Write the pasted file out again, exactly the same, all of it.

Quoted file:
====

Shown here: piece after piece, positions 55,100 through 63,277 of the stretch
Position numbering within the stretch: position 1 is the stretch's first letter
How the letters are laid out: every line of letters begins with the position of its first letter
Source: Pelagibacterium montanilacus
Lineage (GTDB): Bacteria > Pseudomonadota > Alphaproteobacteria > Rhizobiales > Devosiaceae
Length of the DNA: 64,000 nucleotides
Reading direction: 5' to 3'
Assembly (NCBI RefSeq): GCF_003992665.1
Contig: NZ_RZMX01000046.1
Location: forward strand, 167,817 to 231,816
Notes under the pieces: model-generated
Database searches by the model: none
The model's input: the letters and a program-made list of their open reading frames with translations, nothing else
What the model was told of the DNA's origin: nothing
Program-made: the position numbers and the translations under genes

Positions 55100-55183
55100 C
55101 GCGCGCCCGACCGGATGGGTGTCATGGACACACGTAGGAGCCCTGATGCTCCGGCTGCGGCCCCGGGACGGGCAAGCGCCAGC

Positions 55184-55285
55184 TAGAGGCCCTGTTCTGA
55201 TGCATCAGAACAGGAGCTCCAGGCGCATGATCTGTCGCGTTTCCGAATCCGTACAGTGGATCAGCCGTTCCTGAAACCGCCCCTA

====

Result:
Shown here: piece after piece, positions 55,100 through 63,277 of the stretch
Position numbering within the stretch: position 1 is the stretch's first letter
How the letters are laid out: every line of letters begins with the position of its first letter
Source: Pelagibacterium montanilacus
Lineage (GTDB): Bacteria > Pseudomonadota > Alphaproteobacteria > Rhizobiales > Devosiaceae
Length of the DNA: 64,000 nucleotides
Reading direction: 5' to 3'
Assembly (NCBI RefSeq): GCF_003992665.1
Contig: NZ_RZMX01000046.1
Location: forward strand, 167,817 to 231,816
Notes under the pieces: model-generated
Database searches by the model: none
The model's input: the letters and a program-made list of their open reading frames with translations, nothing else
What the model was told of the DNA's origin: nothing
Program-made: the position numbers and the translations under genes

Positions 55100-55183
55100 C
55101 GCGCGCCCGACCGGATGGGTGTCATGGACACACGTAGGAGCCCTGATGCTCCGGCTGCGGCCCCGGGACGGGCAAGCGCCAGC

Positions 55184-55285
55184 TAGAGGCCCTGTTCTGA
55201 TGCATCAGAACAGGAGCTCCAGGCGCATGATCTGTCGCGTTTCCGAATCCGTACAGTGGATCAGCCGTTCCTGAAACCGCCCCTA